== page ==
After that, we’ll tackle some impromptu “Rapid Fire Questions.”

To join the live broadcast and its chat, just point your browser to Philosophy in Action’s Live Studio a few minutes before the show is scheduled to start. By listening live, you can share your thoughts with other listeners and ask us follow-up questions in the text chat.

The podcast of this episode will be available shortly after the live broadcast here: Radio Archive: Q&A: Double Effect, Earning Money, Homophobic Family, and More. You can automatically download that and other podcasts by subscribing to Philosophy in Action’s Podcast RSS Feed:

I hope you join us for the live show or enjoy the podcast later. Also, please share this announcement with any friends interested in these topics!

Philosophy in Action Radio focuses on the application of rational principles to the challenges of real life. It broadcasts live on most Sunday mornings and many Thursday evenings over the internet. For information on upcoming shows, visit the Episodes on Tap. For podcasts of past shows, visit the Show Archives.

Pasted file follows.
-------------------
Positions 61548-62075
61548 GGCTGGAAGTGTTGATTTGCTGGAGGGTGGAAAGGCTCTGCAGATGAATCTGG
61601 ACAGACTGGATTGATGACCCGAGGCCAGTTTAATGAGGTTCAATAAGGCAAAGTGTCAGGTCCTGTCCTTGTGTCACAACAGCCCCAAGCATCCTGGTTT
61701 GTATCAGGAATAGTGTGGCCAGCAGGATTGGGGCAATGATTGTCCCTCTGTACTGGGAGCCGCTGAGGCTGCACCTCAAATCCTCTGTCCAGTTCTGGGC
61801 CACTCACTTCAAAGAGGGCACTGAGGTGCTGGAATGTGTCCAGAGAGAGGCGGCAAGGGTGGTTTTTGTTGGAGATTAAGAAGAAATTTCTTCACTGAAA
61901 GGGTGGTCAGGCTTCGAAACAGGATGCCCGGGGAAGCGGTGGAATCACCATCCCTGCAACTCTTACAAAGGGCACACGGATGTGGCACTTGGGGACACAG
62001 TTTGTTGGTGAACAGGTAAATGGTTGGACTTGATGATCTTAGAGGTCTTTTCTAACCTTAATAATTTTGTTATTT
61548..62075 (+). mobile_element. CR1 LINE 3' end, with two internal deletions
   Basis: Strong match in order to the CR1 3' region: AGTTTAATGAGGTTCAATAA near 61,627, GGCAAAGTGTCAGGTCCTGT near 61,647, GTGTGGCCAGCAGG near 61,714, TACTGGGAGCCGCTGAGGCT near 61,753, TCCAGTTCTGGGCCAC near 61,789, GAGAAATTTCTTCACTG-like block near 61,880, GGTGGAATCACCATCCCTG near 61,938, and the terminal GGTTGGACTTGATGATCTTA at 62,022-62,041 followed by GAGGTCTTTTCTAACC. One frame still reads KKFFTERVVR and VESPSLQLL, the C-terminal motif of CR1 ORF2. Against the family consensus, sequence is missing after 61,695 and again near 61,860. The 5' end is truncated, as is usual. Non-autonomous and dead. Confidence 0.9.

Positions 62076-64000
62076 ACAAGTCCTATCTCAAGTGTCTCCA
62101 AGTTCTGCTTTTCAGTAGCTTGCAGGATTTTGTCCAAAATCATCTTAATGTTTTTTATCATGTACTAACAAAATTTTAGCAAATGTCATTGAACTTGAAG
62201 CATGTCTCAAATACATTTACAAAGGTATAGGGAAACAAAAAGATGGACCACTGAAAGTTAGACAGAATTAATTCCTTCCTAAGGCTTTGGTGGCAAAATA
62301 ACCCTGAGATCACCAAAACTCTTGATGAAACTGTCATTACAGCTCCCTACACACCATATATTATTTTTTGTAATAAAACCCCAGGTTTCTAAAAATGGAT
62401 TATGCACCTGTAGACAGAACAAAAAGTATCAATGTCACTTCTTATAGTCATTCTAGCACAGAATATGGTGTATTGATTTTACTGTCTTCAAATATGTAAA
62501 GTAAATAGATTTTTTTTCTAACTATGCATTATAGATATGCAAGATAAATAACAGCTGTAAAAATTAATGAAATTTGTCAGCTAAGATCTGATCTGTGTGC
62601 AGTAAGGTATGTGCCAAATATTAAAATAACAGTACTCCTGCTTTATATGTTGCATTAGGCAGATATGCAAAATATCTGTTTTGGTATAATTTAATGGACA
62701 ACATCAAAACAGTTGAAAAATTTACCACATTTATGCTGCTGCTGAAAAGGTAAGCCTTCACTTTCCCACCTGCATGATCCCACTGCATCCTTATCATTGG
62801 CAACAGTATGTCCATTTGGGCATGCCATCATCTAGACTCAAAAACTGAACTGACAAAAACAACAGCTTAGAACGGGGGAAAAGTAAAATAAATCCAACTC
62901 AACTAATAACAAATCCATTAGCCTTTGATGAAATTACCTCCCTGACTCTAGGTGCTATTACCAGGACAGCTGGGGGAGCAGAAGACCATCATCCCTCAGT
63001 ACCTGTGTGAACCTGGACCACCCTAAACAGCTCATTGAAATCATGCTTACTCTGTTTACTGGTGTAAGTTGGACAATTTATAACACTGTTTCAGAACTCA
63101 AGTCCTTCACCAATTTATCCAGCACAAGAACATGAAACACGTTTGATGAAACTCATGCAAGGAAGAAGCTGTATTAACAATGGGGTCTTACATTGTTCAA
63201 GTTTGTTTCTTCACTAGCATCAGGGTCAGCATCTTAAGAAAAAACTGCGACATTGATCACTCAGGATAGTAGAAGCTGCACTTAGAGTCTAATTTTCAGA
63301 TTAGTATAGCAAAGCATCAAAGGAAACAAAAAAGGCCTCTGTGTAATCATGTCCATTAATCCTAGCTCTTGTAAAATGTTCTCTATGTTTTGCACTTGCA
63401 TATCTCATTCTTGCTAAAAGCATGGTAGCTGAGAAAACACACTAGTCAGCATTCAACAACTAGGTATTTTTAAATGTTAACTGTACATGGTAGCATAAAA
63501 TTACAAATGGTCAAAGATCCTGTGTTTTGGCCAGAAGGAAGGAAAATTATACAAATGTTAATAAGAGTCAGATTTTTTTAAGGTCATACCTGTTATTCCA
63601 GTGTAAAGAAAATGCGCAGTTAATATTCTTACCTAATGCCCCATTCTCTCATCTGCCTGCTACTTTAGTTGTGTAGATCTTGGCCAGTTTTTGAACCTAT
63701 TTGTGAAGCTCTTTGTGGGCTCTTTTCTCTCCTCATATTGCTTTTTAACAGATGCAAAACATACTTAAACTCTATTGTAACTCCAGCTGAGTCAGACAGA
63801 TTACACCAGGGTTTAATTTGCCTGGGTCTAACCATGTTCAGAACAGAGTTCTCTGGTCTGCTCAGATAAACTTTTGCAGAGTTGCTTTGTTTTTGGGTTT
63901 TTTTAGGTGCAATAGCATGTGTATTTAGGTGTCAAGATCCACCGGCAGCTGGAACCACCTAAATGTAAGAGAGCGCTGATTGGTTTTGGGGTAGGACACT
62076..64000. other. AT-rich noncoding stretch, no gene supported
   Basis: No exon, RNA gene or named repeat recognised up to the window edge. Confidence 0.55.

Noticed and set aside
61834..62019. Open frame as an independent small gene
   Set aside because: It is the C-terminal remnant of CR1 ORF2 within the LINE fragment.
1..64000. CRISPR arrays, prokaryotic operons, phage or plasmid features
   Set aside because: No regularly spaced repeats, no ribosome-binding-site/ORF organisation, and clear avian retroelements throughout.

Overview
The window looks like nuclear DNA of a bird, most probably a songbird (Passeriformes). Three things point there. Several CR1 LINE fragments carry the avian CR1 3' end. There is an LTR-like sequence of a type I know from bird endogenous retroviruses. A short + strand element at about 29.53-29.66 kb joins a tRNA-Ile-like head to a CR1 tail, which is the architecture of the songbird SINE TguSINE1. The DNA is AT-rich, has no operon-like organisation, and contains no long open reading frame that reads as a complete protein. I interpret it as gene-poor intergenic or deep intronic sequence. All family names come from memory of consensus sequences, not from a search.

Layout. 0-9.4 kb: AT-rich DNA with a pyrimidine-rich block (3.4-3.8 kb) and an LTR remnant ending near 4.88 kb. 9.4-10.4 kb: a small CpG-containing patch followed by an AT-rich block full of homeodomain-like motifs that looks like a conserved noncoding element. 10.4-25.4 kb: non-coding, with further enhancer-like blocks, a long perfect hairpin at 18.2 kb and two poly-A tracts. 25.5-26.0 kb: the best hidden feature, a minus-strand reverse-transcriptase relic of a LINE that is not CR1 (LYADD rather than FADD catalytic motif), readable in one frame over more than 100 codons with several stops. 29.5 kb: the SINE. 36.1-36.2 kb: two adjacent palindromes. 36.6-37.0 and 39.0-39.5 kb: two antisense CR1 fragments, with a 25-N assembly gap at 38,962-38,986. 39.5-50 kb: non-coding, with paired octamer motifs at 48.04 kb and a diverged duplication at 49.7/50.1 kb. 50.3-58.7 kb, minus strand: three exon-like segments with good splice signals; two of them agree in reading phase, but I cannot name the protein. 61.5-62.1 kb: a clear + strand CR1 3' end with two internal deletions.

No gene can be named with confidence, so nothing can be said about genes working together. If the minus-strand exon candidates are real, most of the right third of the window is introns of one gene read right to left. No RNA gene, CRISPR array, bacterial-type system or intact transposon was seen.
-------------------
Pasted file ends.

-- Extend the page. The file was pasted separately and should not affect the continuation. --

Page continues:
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No Live Philosophy in Action Radio Tomorrow

 Posted by on 25 April 2015 at 5:00 pm  Announcements
Apr 252015
 

Due to personal matters, I’m not going to be able to broadcast a new episode of Philosophy in Action Radio on Sunday morning as usual. (Don’t worry… we’re all fine.) I didn’t want to leave you bereft for a second week in a row tho, so I’ve posted a podcast, and that’s available here, if you want to check it out early.

We’ll return to our normal broadcasting schedule next week.